• Test employees with phony phishing threats, with e-mails that have inappropriate test attachments, then train them more to recognize attempts to phish and hack and steal their account information, and show them how to defend their credentials and our data.
  • Train and test again.
  • Train and test again with harder, more realistic tests.
  • Use our Legal department to create appropriate terminology for use in Business Partner Agreements, and require partners sign the agreements, to protect both parties.
  • Restrict access based on role and need.  This can involve providing an IT administrator with a PC that may have several IP addresses and three or more different accounts, each with differing access rights, and require them to log in and out of each account as tasks are addressed that require temporary elevated rights or lower rights.  This can be perceived as an effective method of reducing employee efficiency and slowing down productivity, but training helps people understand why it's necessary.
  • Disabling USB drives
  • Forcing any switchport access to be allowed only via NAC
  • Requiring certain systems to have an air gap between physical networks instead of merely a virtual gap (e.g.: VLANs might be designed to allow public and private networks to use the same equipment and same ports, with tags being the only thing keeping public access users from private corporate resources.  Creating a physical air gap between systems is Layer One security, and you can't defeat it with a simple flood to overload the resources of a switch or router.)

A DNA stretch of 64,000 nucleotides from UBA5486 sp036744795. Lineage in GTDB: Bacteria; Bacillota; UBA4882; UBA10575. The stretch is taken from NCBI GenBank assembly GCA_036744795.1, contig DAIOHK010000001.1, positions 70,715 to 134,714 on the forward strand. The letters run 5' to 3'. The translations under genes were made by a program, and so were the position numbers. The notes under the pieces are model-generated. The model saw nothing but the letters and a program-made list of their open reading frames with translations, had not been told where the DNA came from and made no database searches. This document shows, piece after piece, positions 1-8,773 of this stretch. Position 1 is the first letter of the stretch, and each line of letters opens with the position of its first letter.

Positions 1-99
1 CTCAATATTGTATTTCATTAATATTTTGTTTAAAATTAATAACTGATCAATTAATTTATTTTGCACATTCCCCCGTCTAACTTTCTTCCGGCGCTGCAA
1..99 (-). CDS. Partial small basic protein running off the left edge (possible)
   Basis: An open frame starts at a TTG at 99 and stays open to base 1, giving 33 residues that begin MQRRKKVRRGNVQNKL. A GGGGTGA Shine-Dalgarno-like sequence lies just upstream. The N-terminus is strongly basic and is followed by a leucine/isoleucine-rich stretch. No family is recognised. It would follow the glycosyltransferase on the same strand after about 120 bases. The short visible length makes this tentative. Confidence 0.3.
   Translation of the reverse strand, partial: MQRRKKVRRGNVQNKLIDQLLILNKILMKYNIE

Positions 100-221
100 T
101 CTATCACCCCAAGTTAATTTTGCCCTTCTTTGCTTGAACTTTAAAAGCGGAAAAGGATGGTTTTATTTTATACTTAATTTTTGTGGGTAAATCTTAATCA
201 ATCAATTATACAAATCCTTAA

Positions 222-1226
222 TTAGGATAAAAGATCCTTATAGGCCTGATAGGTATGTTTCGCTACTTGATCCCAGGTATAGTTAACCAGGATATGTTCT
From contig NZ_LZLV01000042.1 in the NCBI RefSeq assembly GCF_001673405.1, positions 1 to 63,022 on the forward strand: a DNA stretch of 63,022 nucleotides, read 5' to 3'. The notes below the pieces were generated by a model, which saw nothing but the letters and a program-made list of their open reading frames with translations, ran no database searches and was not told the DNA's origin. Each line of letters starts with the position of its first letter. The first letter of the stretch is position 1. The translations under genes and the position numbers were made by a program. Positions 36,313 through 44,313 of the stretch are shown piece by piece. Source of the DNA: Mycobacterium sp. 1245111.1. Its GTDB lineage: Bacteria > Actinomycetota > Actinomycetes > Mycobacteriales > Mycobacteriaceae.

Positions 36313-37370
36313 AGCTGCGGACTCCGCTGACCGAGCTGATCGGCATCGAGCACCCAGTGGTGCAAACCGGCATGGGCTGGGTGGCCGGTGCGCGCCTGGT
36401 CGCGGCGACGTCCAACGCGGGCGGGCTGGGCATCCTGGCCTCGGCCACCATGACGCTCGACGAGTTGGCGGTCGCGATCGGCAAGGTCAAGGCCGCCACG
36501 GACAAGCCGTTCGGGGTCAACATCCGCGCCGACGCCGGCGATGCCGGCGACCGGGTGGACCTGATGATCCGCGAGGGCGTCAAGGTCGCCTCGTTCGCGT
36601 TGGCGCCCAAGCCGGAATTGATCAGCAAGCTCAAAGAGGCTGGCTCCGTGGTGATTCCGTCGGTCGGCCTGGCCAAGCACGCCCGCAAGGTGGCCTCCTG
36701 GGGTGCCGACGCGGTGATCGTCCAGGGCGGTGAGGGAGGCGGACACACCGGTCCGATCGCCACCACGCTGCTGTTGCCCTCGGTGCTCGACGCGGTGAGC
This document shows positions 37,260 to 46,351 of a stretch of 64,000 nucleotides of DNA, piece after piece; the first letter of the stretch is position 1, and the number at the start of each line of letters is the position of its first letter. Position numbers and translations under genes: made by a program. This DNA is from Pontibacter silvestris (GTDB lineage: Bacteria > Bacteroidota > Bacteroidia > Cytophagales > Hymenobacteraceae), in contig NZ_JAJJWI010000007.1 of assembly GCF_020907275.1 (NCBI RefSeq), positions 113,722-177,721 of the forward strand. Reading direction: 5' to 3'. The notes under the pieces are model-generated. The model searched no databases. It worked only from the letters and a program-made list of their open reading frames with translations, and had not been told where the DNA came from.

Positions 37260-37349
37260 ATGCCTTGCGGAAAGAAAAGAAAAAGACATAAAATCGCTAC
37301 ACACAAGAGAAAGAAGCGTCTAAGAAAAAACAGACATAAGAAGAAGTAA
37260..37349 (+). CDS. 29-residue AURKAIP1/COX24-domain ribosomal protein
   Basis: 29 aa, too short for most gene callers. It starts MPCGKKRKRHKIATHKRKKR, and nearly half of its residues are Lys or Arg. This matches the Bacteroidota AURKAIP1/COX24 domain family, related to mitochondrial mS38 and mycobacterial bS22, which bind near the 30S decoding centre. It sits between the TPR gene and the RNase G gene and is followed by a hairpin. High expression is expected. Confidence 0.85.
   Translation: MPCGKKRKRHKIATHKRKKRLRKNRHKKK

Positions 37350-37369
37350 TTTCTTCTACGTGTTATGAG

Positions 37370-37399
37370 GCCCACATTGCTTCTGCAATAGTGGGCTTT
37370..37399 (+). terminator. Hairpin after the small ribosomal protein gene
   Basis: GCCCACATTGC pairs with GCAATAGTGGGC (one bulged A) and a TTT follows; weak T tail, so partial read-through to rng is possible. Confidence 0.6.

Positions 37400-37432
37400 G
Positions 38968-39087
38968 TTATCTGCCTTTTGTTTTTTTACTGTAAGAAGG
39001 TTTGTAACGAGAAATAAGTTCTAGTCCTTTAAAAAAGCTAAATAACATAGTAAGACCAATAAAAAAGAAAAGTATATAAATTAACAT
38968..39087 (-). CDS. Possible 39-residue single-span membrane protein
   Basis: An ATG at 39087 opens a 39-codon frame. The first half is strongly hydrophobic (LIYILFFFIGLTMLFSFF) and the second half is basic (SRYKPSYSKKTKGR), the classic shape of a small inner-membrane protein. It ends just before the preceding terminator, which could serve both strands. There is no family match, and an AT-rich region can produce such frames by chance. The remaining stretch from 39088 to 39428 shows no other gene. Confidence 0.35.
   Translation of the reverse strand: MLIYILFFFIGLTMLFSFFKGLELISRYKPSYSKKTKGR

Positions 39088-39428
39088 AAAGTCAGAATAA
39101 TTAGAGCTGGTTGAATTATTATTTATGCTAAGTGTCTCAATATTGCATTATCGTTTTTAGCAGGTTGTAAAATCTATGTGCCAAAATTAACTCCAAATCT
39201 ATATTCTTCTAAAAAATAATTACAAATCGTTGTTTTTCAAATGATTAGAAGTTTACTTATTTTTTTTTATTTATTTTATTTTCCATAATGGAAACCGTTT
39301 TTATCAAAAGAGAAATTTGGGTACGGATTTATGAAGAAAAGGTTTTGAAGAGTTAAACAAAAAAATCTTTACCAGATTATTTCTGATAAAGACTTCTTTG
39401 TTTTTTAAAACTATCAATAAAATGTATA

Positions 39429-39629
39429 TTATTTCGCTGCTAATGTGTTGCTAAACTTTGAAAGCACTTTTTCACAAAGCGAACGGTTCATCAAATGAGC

• Use NCM to report changes to configurations.  I review these daily and question changes I don't recognize having been submitted and approved by our Change Administration Board.
  • Use multiple SIEMs to analyze traps and logs to determine what's happened, who did it, when, where was it, etc.  These tools are sophisticated enough to alert us when behavior matches suspicious profiles or even unknown profiles.
  • Document, document, document, review, revise, retire, refresh documentation.
  • Require staff to use approved password safes instead of keeping a local list of passwords online or on a Post-it on their monitor, or taped under their keyboard, or in the top left drawer of their desk, etc.
  • Enforce hard passwords be used by all staff and systems
  • Use biometrics and man traps for physical access into restricted areas (e.g.: data center space)
  • Hire White Hats to attempt to gain physical and logical access, and then report their progress.  They use:
    • Social engineering
    • Tail-gating to get into buildings that are badge-protected
    • Physical tricks
    • Logical tricks
    • Provided internal physical access and allowed to roam the business to see how long before they are questioned and escorted out